Goodbye Grandma

Defining moments in our lives don’t happen every day. In fact over my forty-two years, I can count them on one hand – the usual graduation, marriage, birth of a child… Sometimes though, they come out of nowhere, seemingly unexpected and slap you in the face, forcing you to take notice.  I had one of those “what now?” moments earlier this week when I had the honor and privilege of being the last one with my grandmother on her very last night on earth.

Between the moment when my mother first called to tell me my 94-year-old grandmother had taken a turn for the worse and the time I arrived at her nurse home, I wondered how I’d handle being the only one there as my grandmother passed from this world to the next. As it happened my mother after great deliberation went on a much deserved vacation and was a good 18 hours away. Her other two siblings and the other grandchildren also lived many, many hours from my grandmother. I was the closet and only relative in the area. I didn’t hesitate and assured my mother that my grandmother would NOT die alone.  I resolved myself not to fall apart and to be strong for everyone – a role I’m not used to playing. I worried how I’d stay awake all night, but in the end the night passed quickly and I never tired.

My grandmother lay in her bed, her respirations fast and labored. She looked so tiny, so fragile, nothing like the grandmother I remembered from my childhood. I held her hand and talked to her letting her know I was there. She never squeezed my hand or looked in my eyes or spoke a word to me, but I know in my heart she knew I was with her. Through the night I sat at her bedside, listening to the oxygen machine and my grandma’s breathing. I prayed for her, I read a book, I fielded phone calls and emails from concerned relatives, and I waited. The nurses were wonderful and cared for her with respect and tenderness. Around  9 PM or so the hospice nurse came in to assess her. I thought just maybe my grandmother might be doing a little better and the call would be a false alarm, but no. The nurse told me that my grandmother was “actively dying” and most likely would not make it until morning. My mother wouldn’t make it back in time. At this realization my tears began to fall.

My grandmother and I weren’t especially close, but I loved her and have good memories. Memories of eating buttered toast cut into triangle in her warm kitchen, of sneaking into bed with her early in the morning and putting my cold feet between her legs to warm them, of the green and white polka dot hat she wore to Geauga Lake so we could always pick her out of the crowd.  She made it through the night into the early morning. Around nine the next morning she quietly took her last breath. At peace now, she suffered no more. She had a good life, a long life. I was glad I’d been there for her. Someday down the line, I hope my future granddaughter would do the same for me. Over the days after her death as I wait for the arrangements and our final goodbye, my own mortality stares me in the face.  It forces me to look back on my life and ahead to my future and settle back in the present. Life goes on. It’s up to me to take mine in the right direction.

My daughters are saddened by great-grandma’s death, but don’t seem to comprehend death yet. Does anyone really comprehend it? In fact, aren’t we all from the moment we’re born, actively dying?  My youngest wonders how grandma got to heaven, what she’s doing there and what she’s eating. She told her preschool teacher she got to go to a funeral and have a party with the enthusiasm of a five-year old going to the zoo. Both girls are excited about traveling to the city were my grandmother lived most of her life and where she’ll be put to rest. They’ve already packed their bags. The oldest wants to be sure the hotel has a pool. They’re excited to be alive. Yes, life does go on. And as a friend of mine pointed out to me earlier in the week, they have the right idea. And I think they do. Someday when it’s my turn to go, I hope my family says a quiet goodbye as I leave them behind and then goes on to party.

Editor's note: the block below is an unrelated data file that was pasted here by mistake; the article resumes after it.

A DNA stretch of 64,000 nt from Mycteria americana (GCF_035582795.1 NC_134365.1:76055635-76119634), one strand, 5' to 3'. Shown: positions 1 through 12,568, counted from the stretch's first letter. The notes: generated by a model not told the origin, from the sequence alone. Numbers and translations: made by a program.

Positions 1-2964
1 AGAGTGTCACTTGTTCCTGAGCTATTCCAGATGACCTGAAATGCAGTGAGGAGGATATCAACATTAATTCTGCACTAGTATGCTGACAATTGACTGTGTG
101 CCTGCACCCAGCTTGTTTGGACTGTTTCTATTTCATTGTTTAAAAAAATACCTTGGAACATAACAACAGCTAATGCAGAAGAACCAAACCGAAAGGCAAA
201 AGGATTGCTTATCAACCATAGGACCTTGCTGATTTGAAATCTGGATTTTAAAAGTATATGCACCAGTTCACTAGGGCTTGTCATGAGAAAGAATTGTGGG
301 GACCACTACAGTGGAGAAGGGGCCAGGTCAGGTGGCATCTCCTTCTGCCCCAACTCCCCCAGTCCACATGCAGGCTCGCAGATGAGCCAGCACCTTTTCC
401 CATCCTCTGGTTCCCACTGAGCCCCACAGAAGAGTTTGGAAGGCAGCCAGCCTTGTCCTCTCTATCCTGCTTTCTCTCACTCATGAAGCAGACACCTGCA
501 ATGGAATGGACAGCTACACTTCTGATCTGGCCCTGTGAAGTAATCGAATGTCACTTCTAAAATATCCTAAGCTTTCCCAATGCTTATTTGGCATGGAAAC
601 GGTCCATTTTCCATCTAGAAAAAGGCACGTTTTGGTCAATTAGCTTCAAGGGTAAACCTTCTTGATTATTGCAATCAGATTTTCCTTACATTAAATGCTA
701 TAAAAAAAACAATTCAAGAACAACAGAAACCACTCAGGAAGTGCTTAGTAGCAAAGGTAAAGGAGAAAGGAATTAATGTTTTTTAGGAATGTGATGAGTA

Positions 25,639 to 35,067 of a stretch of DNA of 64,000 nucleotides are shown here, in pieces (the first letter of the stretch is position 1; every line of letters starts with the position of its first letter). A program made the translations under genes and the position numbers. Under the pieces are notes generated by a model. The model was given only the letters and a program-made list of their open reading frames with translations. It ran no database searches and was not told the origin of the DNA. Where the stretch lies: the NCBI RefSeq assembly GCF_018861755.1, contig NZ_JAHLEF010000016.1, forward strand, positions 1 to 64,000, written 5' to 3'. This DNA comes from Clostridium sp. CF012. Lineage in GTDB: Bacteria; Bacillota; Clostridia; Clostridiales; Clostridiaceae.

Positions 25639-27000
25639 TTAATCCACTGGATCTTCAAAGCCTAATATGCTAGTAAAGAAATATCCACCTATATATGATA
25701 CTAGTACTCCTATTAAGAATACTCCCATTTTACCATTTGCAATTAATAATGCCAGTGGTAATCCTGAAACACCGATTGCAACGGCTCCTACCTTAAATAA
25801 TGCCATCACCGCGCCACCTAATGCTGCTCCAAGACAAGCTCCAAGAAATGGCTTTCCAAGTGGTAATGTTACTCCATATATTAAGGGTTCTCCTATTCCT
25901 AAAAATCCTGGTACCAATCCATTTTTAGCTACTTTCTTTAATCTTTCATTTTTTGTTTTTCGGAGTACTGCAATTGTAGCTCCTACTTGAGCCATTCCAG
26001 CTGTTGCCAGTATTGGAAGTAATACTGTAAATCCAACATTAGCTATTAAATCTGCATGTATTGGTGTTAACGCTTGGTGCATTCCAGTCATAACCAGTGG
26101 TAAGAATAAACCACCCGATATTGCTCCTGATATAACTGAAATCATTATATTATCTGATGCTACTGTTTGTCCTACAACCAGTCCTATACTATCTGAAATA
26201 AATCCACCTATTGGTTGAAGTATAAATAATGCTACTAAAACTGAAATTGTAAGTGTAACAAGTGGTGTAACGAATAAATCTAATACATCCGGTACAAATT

What about you? What are your thoughts?

Passion in My Pants?

So the girls and I are on the ride home from work/school. My nine year old has commandeered the front seat. (I know she should probably sit in the back seat for safety’s sake, but I always loved riding up front with my mom and I let her. I do make her push the seat a far back as it goes. I didn’t have the air bag danger in my days in the front seat.) And the reason she wants to sit up front? To be closer to her dear ole Mom? Not likely. She wants control of the music.

When her dad’s is in the van with us, he is in charge of our listening pleasures. She has to listen to the music he likes (currently he’s in a Stray Cats retro period), which unfortunately is not what kind of music she likes. When it comes to music, I’m not a totalitarian as he is.  I don’t mind listening to the tween music she’s into. I like most kinds of music (except maybe recorder music played by the above mentioned fourth-grader, but that’s another story). While Taylor Swift, Bella Thorne, Zendaya, Carrie Underwood, Selena Gomez and Miley Cyrus aren’t at the top of my play lists, I have to admit they have some catchy tunes that stick in your head for the rest of the day. If the music makes her happy and smiley, then I’m happy and smiley. So I know the lyrics to Mean, and TTYLXOX and Good Girl. We sing along and rock it out. It’s not such a bad thing.  In fact many a day, I’ve found myself humming along to her music and realize she’s not even in the car with me — I just hadn’t  remembered to change the station after dropping her off.

My preschooler also knows to the lyrics these songs as well. I never really thought much about that fact until the other day. You see we are also into the wii game, “Just Dance” we have 1, 2 and 3. Although I wouldn’t want anyone I know to actually see me playing this game, its kind of fun. And so my fourth-grader has moved up in her musical tastes to “artists” like lmfao and Katie Perry and Kei$ha. I never thought much about the words of these songs as mostly I’m concentrating on the next move in the dance and not falling on my butt.